Monday, 15 June 2015

Care for some vomit?

Proverbs 26:11 speaks of a person who returns to the same sin habitually being just like a dog that returns to its vomit and eats it.  As a dog owner, I can attest this is a disgusting canine practice, even if it does keep pet food bills down slightly.  This passage calls a person who returns to their sin a fool.  These are jolting words, especially in a politically correct and overly sensitive era like ours, where society has determined the cardinal commandment to be, "Thou shalt not offend".

Tim Challies points out a good post on habitual sin being like returning to your vomit and eating it.  The whole post can be found here.

So, just as you wouldn't want to put vomit on your regular meal rotation, don't keep going back to the same sin again.  Feast instead on God's Word.  After all, we live by every word that proceeds from the mouth of God. 

Friday, 29 May 2015

What is the Purpose of Types in Scripture?

The Bible is full of types, and the purpose of said types is a hotly debated issue in biblical interpretation.  Here is a great post by John Piper that supplies one answer (of many right and biblical answers) to the question, what is the purpose (or rather, what are the purposes) of types in Scripture?

Sunday, 24 May 2015

Getting all Puritanical

Doug Wilson has a great reminder of the biblical calling of husbands and fathers over at Desiring God.  He points us to the Puritans not as people to idolize but rather to imitate, especially in the functioning of their households. 

Many since their time have disparaged the Puritans - the word "Puritanical" is not a compliment, after all.  However, while not perfect, they were far more biblical than many generations or movements within the church either before or after their time. Much of the good they did and the legacy they left continues to bear fruit, although the church of today has left the orchard in a terrible state of neglect and far over run with weeds and thorns and more than a few goats.  Here's to hoping and praying that the men of the church today recover something of what the Puritans lived out in their marriages, families and homes.  And I pray that this spreads to influence the surrounding culture the way it did in the time of the Puritans.

Saturday, 16 May 2015

How do I know?

Kevin DeYoung has a good answer to the question that believers perpetually ask:  How do I know if I am truly a Christian?  His post is here.  Kevin's approach is refreshing because he calls Christians to look to Scripture for criteria rather than looking to themselves.

Many Christians look at themselves to determine whether or not they are truly a believer.  Many Christians think back to their experience of coming to Christ, when they first "made a decision" for Christ.  They try to examine whether or not their decision at the time was genuine, they try to dissect their emotions or their sincerity or their level of knowledge.  Many dig deep down inside themselves and examine their current doubts and struggles with various besetting sins.  They compare their struggles and doubts with all the commands and/or descriptions in Scripture of what a mature and complete Christian ought to be and they attempt to weigh whether or not they measure up.  Some Christians, probably most often those who have since become convinced of the Reformed perspective of things, look back to their original understanding of salvation and what God did for them in Christ and they can doubt if their original experience of coming to Christ was genuine because they didn't understand very much about the doctrines of grace or the way salvation is a work of God and not a joint effort between God and the sinner.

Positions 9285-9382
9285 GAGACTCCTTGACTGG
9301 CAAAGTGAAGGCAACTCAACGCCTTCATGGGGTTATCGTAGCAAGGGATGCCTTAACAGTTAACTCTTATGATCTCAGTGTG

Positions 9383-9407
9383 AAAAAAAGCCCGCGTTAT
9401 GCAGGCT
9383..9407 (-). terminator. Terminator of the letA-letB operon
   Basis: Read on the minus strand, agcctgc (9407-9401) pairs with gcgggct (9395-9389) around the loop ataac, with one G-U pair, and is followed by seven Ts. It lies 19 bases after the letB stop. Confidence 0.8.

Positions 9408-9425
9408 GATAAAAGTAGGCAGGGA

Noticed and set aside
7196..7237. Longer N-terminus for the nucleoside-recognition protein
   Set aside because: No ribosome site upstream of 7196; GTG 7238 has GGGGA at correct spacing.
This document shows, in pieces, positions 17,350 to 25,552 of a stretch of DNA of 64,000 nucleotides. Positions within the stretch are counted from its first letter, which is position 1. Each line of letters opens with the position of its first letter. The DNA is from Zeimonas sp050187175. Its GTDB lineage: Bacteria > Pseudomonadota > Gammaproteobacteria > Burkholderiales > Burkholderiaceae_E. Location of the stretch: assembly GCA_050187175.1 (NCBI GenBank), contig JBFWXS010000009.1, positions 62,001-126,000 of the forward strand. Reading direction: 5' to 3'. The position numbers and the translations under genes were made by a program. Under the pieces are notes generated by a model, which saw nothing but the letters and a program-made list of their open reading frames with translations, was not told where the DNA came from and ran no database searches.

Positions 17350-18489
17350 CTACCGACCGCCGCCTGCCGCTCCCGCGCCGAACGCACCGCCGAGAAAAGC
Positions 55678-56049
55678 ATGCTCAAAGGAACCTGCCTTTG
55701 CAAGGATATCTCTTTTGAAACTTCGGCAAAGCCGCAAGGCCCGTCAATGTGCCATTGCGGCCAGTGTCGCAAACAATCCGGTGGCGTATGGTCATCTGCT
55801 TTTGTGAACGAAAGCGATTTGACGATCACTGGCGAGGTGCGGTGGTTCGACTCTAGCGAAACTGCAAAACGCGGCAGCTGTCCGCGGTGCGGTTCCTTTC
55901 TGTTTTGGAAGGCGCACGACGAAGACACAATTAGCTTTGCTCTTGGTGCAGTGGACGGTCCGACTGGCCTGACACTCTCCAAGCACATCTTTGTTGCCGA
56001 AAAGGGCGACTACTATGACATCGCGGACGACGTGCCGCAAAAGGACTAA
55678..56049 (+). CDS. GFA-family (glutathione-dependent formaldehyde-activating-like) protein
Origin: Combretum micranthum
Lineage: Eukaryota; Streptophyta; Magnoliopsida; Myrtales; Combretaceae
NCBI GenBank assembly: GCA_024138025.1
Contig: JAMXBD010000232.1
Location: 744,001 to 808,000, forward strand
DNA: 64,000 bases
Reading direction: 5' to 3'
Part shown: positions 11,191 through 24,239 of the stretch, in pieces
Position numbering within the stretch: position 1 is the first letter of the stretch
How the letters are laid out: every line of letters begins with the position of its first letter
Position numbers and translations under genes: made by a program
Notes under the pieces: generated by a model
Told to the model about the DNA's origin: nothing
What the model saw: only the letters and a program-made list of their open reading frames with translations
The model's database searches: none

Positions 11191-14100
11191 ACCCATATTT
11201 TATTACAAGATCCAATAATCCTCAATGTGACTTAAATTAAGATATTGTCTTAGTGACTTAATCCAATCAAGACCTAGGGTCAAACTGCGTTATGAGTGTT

Doesn't Scripture teach us to examine ourselves to test and see if we really are in Christ?  Yes, it does.
Examine yourselves, to see whether you are in the faith. Test yourselves. Or do you not realize this about yourselves, that Jesus Christ is in you?—unless indeed you fail to meet the test!       (2 Cor. 13:5)
Christians are to test themselves, to examine themselves.  But what does this look like?  Well, certainly an item well worth looking at is the fruit one's life is bearing.  Do I manifest fruit and am I living a life in keeping with the gospel?
Only let your manner of life be worthy of the gospel of Christ, so that whether I come and see you or am absent, I may hear of you that you are standing firm in one spirit, with one mind striving side by side for the faith of the gospel...  (Phil. 1:27)
However, what Christians often do is a form of spiritual naval gazing, or what Douglas Wilson calls "morbid introspection".  This is a process by which the Christian is always looking at themselves, always scrutinizing their own thoughts, desires and doubts.  This seems at first like penitent and humble self examination, but it is really a self-centred practice.  Rather than a humble and helpful growth-inducing discipline, perpetually staring at your heart through a spiritual microscope is really a prideful and self-centered false humility.  This practice places me front and centre.

The true heart of faithful Christian self-examination is not the practice of looking at yourself but of looking to Christ.  When you examine yourself or test yourself, look to see what it is that you are constantly turning to, constantly looking at, constantly trusting in, constantly holding to.  If you are going through a season of doubt or if you are unsure of the genuineness of your faith because of your perpetual struggle with a particular sin, rather than trying to dissect your heart, look to the cross.  Don't trust or doubt based on your feelings of trust or doubt.  Turn your eyes to Christ, your one saviour in this world and your one hope for the world to come.  Don't look at all the sin you still struggle with and place it in a mental scale to see if it outweighs the measure of your faith.  Rather, take that sin and confess it to Christ.  Don't spend all your time examining your inner thoughts and feelings and impressions.  Rather, take this to Christ, place it at his feet, and look to Scripture's promises to you that Jesus has taken your sins, your guilt, your shame, even your doubts, and he has died for them.  Then live in the knowledge that he rose again and sits at the Father's right hand interceding and advocating for you before a Father who knew you and determined to send his own Son to die for you before the world was formed.